Saturday, February 26, 2011

The Invisible and the Unspoken

How do you explain to someone that  you live your life based on an invisible hero? On a historical moment or series of moments that have been the most disputed events of all time? On a life and world view that has perpetrated more good and evil than probably any other outlook?  On a 'faith' adventure that you have yet to fully see come to fruition?

Well, the truth is, you don't usually get a chance to explain this, because few of life's moments allow conversations of this depth. Seldom do we get past the Justin Beiber movie, or the topic of weather (really? there's something to talk about in California?) or the newest hot topic of the economy, and the accompanying slew of political entities we blame for it.

But, it broils beneath the surface. Like when one of my students teased, "What are you going to do with your last year since the world is ending in 2012?" Did he really want to know what I was going to do? Or did he want to know if I was a scared as he that it might be true?  Or when my neighborhood gangsters slather some secret code on my parks' bathroom wall. They are begging for notice, for significance, for engagement in a conversation about power. Or when my radio proclaims that they have found a solution for a good night's sleep. Don't we all want that? To lie down and sleep in safety?

The conversation is swirling around us. We need to speak the language, pick up the dialect.

9-11 presented a crash course in spiritual language, a Rosetta Stone of necessity. God knows we speak it best when reduced to the common denominator - survival.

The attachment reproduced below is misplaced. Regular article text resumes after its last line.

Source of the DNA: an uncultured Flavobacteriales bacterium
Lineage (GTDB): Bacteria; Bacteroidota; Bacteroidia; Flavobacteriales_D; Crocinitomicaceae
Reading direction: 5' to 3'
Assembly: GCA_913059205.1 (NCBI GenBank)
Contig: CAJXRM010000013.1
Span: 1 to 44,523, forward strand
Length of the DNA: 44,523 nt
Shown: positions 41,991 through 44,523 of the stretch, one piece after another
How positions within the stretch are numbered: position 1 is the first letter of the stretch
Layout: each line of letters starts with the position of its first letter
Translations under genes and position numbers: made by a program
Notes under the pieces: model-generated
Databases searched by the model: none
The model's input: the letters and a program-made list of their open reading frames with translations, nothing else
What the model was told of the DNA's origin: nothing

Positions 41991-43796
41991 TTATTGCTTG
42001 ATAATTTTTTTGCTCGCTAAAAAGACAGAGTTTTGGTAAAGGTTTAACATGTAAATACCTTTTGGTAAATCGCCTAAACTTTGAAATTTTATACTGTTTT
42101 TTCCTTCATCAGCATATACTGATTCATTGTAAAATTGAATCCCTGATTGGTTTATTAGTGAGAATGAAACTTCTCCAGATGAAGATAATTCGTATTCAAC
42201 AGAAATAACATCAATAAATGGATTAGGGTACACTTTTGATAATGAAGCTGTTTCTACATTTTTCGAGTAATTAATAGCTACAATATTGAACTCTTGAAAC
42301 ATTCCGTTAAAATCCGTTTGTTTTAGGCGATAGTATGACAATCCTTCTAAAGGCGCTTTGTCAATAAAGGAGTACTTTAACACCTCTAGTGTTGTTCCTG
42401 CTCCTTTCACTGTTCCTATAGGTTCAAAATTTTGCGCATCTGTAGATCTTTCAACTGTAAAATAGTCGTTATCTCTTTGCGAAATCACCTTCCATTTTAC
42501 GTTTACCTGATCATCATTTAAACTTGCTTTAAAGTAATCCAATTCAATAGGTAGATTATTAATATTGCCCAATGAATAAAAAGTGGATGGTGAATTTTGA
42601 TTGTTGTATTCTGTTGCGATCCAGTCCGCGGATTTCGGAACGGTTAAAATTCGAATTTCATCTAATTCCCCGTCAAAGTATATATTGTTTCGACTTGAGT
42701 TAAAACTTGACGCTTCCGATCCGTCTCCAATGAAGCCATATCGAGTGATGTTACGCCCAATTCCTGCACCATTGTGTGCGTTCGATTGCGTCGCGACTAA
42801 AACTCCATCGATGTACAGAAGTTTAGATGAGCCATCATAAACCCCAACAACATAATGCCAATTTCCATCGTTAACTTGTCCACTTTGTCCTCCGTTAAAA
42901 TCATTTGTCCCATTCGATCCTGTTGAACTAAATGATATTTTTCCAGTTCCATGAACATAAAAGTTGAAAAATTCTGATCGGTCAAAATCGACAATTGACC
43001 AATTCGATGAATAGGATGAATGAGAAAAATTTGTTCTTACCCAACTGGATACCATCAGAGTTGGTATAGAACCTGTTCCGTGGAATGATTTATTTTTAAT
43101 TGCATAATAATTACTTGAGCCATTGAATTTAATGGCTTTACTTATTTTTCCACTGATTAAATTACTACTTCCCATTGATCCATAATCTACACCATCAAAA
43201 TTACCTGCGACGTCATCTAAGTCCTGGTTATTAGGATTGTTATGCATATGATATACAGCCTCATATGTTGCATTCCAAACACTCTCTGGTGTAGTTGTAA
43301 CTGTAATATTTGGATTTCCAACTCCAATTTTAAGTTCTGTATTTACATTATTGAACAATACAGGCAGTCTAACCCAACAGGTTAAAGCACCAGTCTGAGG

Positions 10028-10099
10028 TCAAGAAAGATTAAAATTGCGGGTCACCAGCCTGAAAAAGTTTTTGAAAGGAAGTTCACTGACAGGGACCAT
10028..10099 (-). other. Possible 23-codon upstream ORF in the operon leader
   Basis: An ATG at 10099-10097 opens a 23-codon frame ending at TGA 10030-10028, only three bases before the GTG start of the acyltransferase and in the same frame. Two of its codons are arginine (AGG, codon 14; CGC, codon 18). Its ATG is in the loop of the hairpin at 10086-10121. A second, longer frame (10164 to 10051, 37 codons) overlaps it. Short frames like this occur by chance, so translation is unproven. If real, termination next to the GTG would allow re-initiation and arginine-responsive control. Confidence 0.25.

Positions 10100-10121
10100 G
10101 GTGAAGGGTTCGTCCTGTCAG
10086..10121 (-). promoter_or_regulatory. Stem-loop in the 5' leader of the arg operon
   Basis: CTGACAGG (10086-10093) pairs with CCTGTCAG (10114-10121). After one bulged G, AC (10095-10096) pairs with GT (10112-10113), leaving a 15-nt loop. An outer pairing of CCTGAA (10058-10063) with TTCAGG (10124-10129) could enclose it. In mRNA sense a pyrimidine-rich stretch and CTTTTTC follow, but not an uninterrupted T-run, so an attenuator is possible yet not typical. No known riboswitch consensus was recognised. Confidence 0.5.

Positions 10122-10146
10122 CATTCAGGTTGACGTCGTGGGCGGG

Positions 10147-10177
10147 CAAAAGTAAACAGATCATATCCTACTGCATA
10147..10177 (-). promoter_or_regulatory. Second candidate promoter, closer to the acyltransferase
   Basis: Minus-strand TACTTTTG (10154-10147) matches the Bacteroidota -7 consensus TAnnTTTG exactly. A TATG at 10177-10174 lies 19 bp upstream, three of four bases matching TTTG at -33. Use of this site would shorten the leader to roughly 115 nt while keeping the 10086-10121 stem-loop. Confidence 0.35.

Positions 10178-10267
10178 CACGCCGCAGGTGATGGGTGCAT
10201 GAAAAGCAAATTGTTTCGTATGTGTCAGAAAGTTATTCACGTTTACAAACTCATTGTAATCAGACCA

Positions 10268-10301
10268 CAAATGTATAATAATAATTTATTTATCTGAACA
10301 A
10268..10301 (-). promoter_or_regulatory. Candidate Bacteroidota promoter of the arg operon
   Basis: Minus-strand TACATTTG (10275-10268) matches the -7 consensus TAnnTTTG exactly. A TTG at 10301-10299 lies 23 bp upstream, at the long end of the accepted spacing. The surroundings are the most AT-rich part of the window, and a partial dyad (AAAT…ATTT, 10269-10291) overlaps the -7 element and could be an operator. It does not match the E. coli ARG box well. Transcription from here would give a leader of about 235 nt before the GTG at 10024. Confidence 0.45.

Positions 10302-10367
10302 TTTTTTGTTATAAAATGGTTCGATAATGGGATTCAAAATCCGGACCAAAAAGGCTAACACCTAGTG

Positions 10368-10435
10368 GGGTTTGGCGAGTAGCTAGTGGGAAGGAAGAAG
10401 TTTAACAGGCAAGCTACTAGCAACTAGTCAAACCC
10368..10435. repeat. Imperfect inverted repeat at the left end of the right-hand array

Let's grab the open mic. As Augustine said, "Preach the gospel, and when necessary, use words."

Sunday, February 20, 2011

The Holy Spirit

Have you ever wondered what the world would be like if everyone were totally surrendered to the Holy Spirit? The thought is almost as scary and wierd as total apocalypse, minus the violence, of course.

I mean, what would God ask of us, and what would He be free to do among us if we said yes and really meant it?

My pastor's talk from Acts last night prompted me,with my stoic, proper Protestant background to say, "Yes, Lord" to whatever. I had to add in that I wasn't necessarily trusting in the Pentecostal version of things, but I certainly do trust God. If there's something He wants for me, I don't ever want to say no. I think He knew that still meant yes.

And in addition to the gifts of the Spirit, such as healing, tongues, prophecies, etc. I couldn't help thinking of the fruit of the Spirit, ie love, joy, peace...

We hold back from getting love, joy and peace? Are we crazy?

Well, no, just scared.

After all, Apocalypse is easier to visualize, don't you think?